Who makes the soda now was a tough question to answer. Web research turned up a peculiar lawsuit, which implies that the Green River trademark was licensed in 1985 by Sethness-Greenleaf, a Chicago area manufacturer of food industry flavorings, to a couple of entrepreneurs. The entrepreneurs eventually defaulted on their payments, and (since they did not have the "secret formula") created their own clone of the syrup. The judge in the case gave the rights back to the Sethness-Greenleaf. Somewhere along the way, Clover Club Bottling Company bought the rights, and now produces the soda. They also produce Dog-n-Suds Root Beer.

While mulling Green River, Pete and I managed to recall the name of Lasser's Beverage Company, a small bottler once located near De Paul University on the north side of Chicago. They made their own syrup, in some truly peculiar flavors like Maple Syrup and Pink Champagne, and could be found in smaller grocery stores like Certified until at least 1979, when we moved to Rochester, NY. Schweppes eventually bought them. Their bottles and caps are now collectibles, and can be seen at times on eBay.

Although I didn't mention it in yesterday's entry, Carol and I passed the Weather Bell downtown at Monroe and Clark on Friday. It's a sign that has outlasted its owner by at least fifteen years. Bell Federal Savings erected the sign in the early 1960s, and promoted the location as "the Weather Bell Corner." My aunt and godmother Kathleen Duntemann worked there for many years, and Carol worked there the summer after she graduated high school. ABN AMRO ate Bell Federal back in the 1990s, and a Walgreen's now occupies the ground floor space. But the Weather Bell is still there, with the Bell Federal name at the top blocked out, telling us the time and (via color codes) how bad the weather is: Green = Ok; yellow = lousy; red = Hey man, this is Chicago! Whaddaya expect!

Speaking of Chicago's ghost signs, there's a nice page from WTTW on ghost signs, which there means old painted advertisements on brick walls. There is no mention of the Turtle Wax Turtle, a turtle statue that sat high atop a building somewhere in Chicago. We used to see it while driving down to the south side to see my Aunt Anna and her family near 31st and Morgan, but I have no clear recall of where it was. (I even had a blurry photo of it once, but it's turned up missing.)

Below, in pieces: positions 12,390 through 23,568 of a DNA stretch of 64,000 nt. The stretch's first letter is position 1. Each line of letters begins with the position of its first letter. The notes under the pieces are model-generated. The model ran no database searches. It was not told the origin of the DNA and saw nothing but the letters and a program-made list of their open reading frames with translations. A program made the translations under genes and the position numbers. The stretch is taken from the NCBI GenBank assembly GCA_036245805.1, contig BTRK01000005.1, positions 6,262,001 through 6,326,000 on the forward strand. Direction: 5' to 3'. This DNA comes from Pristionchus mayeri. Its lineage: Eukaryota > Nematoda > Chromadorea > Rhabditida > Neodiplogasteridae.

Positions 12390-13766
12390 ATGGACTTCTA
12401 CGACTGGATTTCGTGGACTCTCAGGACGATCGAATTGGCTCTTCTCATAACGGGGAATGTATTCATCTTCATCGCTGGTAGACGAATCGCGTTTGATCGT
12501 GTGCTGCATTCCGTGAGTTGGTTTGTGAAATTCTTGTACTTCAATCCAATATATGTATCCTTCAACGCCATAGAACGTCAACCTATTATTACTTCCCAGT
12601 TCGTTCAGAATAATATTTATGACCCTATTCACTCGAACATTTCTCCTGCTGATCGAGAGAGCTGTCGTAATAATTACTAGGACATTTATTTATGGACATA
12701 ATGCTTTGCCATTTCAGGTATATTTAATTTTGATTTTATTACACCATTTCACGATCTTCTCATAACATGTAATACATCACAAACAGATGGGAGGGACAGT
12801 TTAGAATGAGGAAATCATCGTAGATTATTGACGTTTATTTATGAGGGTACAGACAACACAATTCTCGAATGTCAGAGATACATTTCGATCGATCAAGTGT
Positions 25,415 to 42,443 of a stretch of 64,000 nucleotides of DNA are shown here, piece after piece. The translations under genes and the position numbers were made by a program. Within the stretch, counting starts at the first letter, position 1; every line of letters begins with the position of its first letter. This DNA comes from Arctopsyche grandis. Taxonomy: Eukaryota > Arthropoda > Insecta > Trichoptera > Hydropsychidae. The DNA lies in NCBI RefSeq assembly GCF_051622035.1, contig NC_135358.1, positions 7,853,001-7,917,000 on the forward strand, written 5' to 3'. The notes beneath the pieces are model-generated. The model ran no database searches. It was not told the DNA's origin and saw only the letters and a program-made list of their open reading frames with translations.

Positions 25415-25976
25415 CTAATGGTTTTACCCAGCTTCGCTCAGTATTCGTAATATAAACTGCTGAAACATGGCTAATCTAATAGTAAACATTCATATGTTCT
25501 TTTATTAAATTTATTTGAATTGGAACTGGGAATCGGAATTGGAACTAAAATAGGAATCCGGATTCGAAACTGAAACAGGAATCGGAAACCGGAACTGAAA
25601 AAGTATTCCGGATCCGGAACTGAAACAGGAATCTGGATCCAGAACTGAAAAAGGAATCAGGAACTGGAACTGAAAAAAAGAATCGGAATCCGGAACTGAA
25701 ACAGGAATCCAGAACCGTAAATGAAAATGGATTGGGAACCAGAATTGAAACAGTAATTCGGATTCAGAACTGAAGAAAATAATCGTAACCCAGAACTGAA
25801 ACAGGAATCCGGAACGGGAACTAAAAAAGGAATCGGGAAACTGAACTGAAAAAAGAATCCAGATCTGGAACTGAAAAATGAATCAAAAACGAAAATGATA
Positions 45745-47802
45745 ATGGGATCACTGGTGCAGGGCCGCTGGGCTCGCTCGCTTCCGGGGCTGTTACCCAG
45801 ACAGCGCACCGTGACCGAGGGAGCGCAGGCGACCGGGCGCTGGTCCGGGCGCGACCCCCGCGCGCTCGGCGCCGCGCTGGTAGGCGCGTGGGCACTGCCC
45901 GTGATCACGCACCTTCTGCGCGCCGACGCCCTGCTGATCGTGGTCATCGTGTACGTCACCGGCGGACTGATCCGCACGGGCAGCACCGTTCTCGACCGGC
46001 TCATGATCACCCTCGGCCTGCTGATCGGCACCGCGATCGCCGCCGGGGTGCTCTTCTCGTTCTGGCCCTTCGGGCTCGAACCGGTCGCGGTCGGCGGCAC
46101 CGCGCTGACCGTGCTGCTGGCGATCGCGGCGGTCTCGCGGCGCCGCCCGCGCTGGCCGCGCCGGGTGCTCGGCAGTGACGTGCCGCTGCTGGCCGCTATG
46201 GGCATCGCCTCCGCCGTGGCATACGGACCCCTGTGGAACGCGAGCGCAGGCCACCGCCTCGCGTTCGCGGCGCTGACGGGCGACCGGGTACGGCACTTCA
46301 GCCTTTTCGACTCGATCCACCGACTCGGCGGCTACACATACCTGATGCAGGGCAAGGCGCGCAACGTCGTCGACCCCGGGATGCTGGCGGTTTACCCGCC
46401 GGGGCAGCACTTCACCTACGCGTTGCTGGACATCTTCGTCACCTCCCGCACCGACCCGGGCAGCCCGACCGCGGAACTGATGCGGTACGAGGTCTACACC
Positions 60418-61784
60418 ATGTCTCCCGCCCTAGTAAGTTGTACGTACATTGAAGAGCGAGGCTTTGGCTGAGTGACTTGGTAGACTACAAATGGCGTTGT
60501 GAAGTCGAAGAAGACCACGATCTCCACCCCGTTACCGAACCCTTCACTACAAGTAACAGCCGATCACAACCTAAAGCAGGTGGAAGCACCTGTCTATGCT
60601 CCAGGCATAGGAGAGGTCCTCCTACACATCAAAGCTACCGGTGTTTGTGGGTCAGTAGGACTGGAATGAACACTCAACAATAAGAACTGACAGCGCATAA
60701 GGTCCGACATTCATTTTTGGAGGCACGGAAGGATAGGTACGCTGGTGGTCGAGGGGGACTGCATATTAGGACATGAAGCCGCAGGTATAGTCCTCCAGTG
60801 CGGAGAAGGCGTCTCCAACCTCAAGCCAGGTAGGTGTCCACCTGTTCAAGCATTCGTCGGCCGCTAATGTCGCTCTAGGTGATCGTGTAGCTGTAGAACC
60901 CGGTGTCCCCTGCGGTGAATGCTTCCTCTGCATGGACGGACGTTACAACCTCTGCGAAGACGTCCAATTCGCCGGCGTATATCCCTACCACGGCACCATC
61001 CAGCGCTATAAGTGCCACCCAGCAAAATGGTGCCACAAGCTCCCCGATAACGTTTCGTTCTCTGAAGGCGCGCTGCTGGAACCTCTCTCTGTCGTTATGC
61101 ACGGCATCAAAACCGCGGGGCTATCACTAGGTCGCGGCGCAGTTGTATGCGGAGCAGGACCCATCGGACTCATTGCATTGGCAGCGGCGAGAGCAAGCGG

Pete gets Maurice Lenell Christmas Cookie Assortments at CVS Pharmacy in Costa Mesa. Bay's English Muffins, once a Chicago specialty, have gone national, and can be had even in Colorado Springs. I guess the world gets flatter all the time!

November 24, 2007: Thanksgiving and Black Friday Downtown

Whew. It's been nonstop the past few days, and the machine here has been off way more than it's been on. (You don't see that very often back home...) We've had a great deal of fun, but it's been very concentrated fun, and it hasn't been until this morning that I've been able to kick back and collect my thoughts, much less share them with you.

Thanksgiving dinner this year was at Carol's sister's house in Crystal Lake, and Kathy knows how to set a table like nobody else I've ever seen. The setting above may actually be a little spartan by her standards, because we had so many people to seat (along with one squirmy toddler in a high chair) that some of the fine touches had to be sacrified. The dinner itself was dazzling, with contributions from all corners of the family, including turkey, ham, mashed potatoes, gravy, green bean salad, rolls, corn pudding, heavenly hash (a sweet pineapple-orange-coconut mashup in a yogurt matrix, with fruit-flavored mini-marshmallows), lemon cheesecake, pumpkin pie, and three different wines, all of which went. (One of the wines, 7 Deadly Zins 2005 old vines zinfandel, did not meet my expectations, but we finished it anyway.)